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  • What are Arapawa goats used for?
    Arapawa goats are currently a dual-purpose goat used for meat and dairy. There are currently no known milk stats for the breed but there is hope to have milk tested in the future. A few breeders have pulled the winter fiber produced by the Arapawa when it is shed and has been used to spin with other livestock fibers. It has been said to be incredibly soft, there is not a lot there to use on its own. Arapawa are used at zoos, museums, and public farms in educational programs to help promote the breed.
  • How can I get started raising Arapawa goats?
    We appreciate your interest in raising Arapawa goats! Feel free to visit our Classifieds as this has our most up-to-date information on available stocks. If you want to find goats that may be closer to you, visit the Breeders Directory and see if you can be placed on the breeder's waitlist. We offer an Associate Membership for those who want to support the breed. With an Associate Membership, you get similar access as the Owner Membership and get to interact with other breeders!
  • Do all bucks get the cool horns?
    One of the famous things about the Arapawa goats is that the bucks horns will swoop and curl out. Most of the bucks will get these cool horns, though it takes a few years for them to completely mature and grow out.
  • What testing is recommended when purchasing Arapawa?
    Depending on your farm's biosecurity you may want more or less testing than what the AGBA recommends, this is just a recommendation and not a must! The AGBA recommends testing for CAE, CL, and Johnes when purchasing new goats, Arapawa or otherwise, when bringing them into your herd. OR purchase from a closed herd that has documentation of herd health. The buyer should be prepared to pay extra for those tests, it is at the discretion of the owner on how that is handled and priced.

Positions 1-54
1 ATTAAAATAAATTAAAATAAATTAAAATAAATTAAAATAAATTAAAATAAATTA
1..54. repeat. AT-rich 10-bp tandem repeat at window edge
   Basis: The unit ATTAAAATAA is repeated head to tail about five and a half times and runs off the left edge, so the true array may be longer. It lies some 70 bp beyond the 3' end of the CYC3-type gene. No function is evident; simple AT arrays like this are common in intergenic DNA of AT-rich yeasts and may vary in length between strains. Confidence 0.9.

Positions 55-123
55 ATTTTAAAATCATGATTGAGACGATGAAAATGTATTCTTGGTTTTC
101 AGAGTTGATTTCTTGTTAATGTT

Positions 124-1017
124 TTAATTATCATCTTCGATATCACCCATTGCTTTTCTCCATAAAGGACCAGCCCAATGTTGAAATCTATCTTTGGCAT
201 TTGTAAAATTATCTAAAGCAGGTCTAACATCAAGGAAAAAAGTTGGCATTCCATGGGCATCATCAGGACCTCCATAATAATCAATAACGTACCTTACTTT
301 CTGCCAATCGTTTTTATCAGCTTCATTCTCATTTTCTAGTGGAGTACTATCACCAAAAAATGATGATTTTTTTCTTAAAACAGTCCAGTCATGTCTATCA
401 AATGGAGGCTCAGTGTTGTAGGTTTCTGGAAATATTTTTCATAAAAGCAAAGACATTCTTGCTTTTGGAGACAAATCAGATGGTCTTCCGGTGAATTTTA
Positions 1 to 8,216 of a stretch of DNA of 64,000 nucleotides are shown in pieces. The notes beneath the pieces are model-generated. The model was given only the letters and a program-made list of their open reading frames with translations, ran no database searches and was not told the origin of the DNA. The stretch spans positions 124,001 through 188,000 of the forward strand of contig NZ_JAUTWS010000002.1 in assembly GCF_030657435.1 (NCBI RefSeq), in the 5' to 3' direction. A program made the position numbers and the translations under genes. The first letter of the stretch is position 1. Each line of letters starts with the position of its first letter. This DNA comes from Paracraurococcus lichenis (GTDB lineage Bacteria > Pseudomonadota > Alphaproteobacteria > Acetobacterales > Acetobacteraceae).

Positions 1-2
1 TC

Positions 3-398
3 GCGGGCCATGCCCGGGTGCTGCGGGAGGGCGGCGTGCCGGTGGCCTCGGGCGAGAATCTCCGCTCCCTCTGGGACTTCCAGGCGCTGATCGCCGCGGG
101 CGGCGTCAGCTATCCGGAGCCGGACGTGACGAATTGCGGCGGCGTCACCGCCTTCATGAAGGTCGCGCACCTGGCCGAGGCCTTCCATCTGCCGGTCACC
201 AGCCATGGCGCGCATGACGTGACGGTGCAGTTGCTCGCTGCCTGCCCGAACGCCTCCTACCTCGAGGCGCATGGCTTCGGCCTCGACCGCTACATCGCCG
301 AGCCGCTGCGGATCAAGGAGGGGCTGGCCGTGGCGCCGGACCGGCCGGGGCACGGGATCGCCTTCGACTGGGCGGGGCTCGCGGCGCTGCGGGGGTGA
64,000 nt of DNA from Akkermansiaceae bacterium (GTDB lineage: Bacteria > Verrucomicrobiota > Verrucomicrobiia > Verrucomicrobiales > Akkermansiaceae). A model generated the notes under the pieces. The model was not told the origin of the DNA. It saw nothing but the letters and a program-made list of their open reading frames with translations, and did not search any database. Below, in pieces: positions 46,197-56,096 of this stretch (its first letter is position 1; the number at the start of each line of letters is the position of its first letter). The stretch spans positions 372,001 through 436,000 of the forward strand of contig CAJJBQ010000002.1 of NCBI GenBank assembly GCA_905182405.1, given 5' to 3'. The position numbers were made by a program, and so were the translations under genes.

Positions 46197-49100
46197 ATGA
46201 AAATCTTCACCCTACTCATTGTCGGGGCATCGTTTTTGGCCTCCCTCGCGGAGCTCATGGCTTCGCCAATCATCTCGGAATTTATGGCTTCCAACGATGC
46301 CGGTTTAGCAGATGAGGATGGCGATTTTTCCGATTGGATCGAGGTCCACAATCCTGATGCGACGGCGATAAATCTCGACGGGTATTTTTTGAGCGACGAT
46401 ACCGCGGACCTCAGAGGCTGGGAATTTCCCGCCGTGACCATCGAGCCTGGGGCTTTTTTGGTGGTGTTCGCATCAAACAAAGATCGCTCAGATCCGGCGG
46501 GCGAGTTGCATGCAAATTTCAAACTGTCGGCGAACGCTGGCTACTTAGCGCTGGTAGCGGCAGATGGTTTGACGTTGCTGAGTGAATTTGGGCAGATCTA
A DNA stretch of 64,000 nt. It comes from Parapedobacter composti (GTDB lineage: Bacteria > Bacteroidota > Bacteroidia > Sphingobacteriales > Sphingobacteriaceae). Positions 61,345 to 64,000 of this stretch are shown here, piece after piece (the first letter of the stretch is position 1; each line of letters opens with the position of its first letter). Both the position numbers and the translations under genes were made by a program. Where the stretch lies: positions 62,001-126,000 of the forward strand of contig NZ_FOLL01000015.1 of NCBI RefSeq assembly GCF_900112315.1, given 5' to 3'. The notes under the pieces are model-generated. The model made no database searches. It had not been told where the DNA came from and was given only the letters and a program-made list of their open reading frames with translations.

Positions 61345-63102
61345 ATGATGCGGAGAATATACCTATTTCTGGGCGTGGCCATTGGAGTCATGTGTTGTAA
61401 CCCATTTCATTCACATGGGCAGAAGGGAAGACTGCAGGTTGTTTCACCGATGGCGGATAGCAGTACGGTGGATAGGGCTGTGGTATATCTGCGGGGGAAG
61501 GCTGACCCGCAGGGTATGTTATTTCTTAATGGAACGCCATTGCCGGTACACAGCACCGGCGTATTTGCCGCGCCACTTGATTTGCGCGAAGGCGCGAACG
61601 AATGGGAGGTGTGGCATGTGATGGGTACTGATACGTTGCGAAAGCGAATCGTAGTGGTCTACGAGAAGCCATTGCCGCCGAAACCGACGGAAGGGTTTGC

• When should I register my goats?
    It is recommended by the Association that kids should be registered around 6 months of age or prior to being sold. Goats being registered should have their tattoo information assigned to them and have a good photo for the registration application. It is the responsibility of the breeder to register the goat kids. When purchasing from another breeder, they must submit the registration application to the registrar.
  • What permanent form of ID is accepted?
    The only form of permanent ID accepted by the AGBA are tattoos. Goats should be tattooed with the appropriate herd prefix and individual tattoo when being registered and absolutely before sale to another breeder. Tags and microchips are not accepted as a permanent form of ID by the AGBA but are allowed to be used as a secondary ID.
  • What type of photo works for registrations?
    Photos for registrations should be a landscape photo of the side of the goat. If there are any special markings on one of the sides of the goat, that is the preferred side to be photographed.
  • How long does it take to register or transfer registered goats?
    The goal is to have registrations and transfers done within a month of receiving the application or transfer. Feel free to reach out to the registrar after a month time to check in and see where your application or transfer is in the queue!
  • Are there any disqualifications that would keep a goat from being registered?
    There are a few things that would disqualify a goat from being put into the registry, even if their parents are registered. If there are any concerns that your goat may be disqualified from the registry, please reach out to the registration for help. Disqualification includes but are not limited to: Wattles Blue eyes (eyes may be blue at birth but should change by the time they are 2 months old) Bent or twisted facial expression Divided or uneven scrotum One testicle or undescended testicle Hermaphrodite
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